The keys to overseas success
Hosted by Jean-Jacques Hardy, Chia-Yi Tung will be one of three panellists at “Breakfast talk on economic trends – the keys to overseas success” organised by CCIRS on February 11. For more details and to register, please visit: http://www.ccirs.qc.ca/activitescalendrier/matin-tendances-economiques-11-fevrier-2010-10011.html
SCHEDULE (in French only)
7 H 15 ARRIVÉE DES PANÉLISTES
7 H 30 MOT DE BIENVENUE ET SERVICE DU DÉJEUNER
7 H 40 MOT DU PARTENAIRE PLATINE
7 H 45 CHIA-YI TUNG, Présidente, Orchimédia Inc.
8 H 15 JEAN-PIERRE FORTÉ, Président, Vision Sympalys
8 H 35 MARIE-FRANCE HOUDE, Directrice de comptes, EDC
8 H 55 FIN DU PANEL
8 H 55 PÉRIODE DE QUESTIONS
8 H 58 CONCLUSION
9 H 00 FIN
East-West cultural differences are not the only things that you need to take into account. Although the Chinese, Taiwanese and Cantonese mostly originate from the same Han roots and many share the same language, religion, ethnic traditions and dynamic culture, there are a number of differences between these groups. For example, the Taiwanese passion for baseball, for which the mainland Chinese people are not very keen, results from the influence of the Japanese colonisation that lasted for half a century.
Chu and Chan (2008) have looked into the differences between Taiwanese, Cantonese and Chinese consumers. Among others, they have discovered that the Taiwanese respond much less to promotions that aren’t based on price, unlike the two other groups. They also noted that the factors that positively influence consumers when faced with the image of a company differed from one group to another. Brand names, product packaging, labelling and how easy the product is to purchase are the factors that the Taiwanese consider the most, while Cantonese put more attention on the availability of the goods and product presentation (display shelves, window displays, etc.).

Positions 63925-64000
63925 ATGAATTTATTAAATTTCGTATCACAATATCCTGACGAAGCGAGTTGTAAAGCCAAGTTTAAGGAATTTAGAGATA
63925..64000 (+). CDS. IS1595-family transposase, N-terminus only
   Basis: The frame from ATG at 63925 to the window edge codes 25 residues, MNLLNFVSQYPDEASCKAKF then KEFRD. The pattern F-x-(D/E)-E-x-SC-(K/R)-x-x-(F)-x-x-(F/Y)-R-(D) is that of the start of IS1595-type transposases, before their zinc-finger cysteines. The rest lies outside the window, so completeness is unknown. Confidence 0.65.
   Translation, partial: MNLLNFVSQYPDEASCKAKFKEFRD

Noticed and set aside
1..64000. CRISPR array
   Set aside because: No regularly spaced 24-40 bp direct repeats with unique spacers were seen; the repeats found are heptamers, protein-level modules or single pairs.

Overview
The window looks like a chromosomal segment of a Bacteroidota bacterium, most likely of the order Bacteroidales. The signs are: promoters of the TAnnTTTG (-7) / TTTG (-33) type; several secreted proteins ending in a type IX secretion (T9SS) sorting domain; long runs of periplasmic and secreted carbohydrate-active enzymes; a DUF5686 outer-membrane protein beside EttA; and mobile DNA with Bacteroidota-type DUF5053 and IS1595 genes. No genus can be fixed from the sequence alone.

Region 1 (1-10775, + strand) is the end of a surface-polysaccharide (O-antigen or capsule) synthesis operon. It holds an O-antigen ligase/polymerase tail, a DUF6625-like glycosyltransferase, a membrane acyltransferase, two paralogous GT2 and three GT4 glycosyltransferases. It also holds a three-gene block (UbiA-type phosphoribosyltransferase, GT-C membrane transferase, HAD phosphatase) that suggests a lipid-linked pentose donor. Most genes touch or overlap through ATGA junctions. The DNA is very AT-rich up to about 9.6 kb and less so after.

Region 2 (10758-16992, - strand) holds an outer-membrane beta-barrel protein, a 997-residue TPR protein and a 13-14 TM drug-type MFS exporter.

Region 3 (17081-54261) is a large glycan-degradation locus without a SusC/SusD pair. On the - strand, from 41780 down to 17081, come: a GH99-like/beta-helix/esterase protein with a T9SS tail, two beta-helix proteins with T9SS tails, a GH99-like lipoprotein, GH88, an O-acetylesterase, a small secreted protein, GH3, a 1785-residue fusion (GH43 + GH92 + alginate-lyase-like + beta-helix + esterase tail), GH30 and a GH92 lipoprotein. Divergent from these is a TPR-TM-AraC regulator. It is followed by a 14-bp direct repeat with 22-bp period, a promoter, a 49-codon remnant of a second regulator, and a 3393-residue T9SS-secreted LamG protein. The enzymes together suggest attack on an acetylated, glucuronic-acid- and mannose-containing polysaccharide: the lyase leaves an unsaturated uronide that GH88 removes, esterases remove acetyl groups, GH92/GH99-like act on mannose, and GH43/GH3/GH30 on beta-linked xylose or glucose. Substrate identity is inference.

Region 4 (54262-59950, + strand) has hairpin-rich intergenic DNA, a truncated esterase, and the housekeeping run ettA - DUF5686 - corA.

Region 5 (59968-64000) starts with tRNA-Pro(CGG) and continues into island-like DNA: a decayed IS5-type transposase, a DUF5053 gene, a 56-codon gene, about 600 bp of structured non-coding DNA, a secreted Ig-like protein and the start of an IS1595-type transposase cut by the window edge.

In a world where few communication barriers remain, culture is more and more subject to various influences. What characterises a nation today may not be the case for future generations.
Sources : CHU, K-M et CHANG, H-C (2008). “Cross-cultural Consumer Behavior of General Merchandise for Taiwan, Hong Kong, and Shanghai, Taiwan”, The Business Review, Cambridge , Vol. 11 , No. 1
TAO, S-P (2003). “Life Style and Consumers in Taiwan and the United States; A cross cultural comparison of Activities, Interests and Opinions (AIOs)”, Thesis, University of Minnesota.
Considered to be very poor in the 1950s, Taiwan is now a symbol of prosperity in Asia. The speed of its growth has lead to it being nicknamed “the economic miracle of Taiwan”.
SMEs are the pillars of its economy as one in seven Taiwanese owns a company. Indeed, they represent 97.6% of all companies and generate 77.12% of all employment.
In the last 40 years, Taiwan’s economic growth has been largely driven by foreign trade. Its exports are mostly (98%) industrial products, while initially it was principally agricultural products. For that matter, this sector now only generates 1.7% of GDP, while service industries contribute more than 73%.
Taiwan is recognized as a world leader in the ICT sector: 99% of server motherboards, 93% of cable modems, 87% of notebooks, 77% of LCD monitors and 70% of personal digital assistants (PDA) are made there (New Zealand Trade and Enterprise). Although most companies work on behalf of big international banners, they are promoting their own brand names more and more. Acer, ASUS, BenQ, Mitac and HTC are some of the most internationally recognized brands.Read More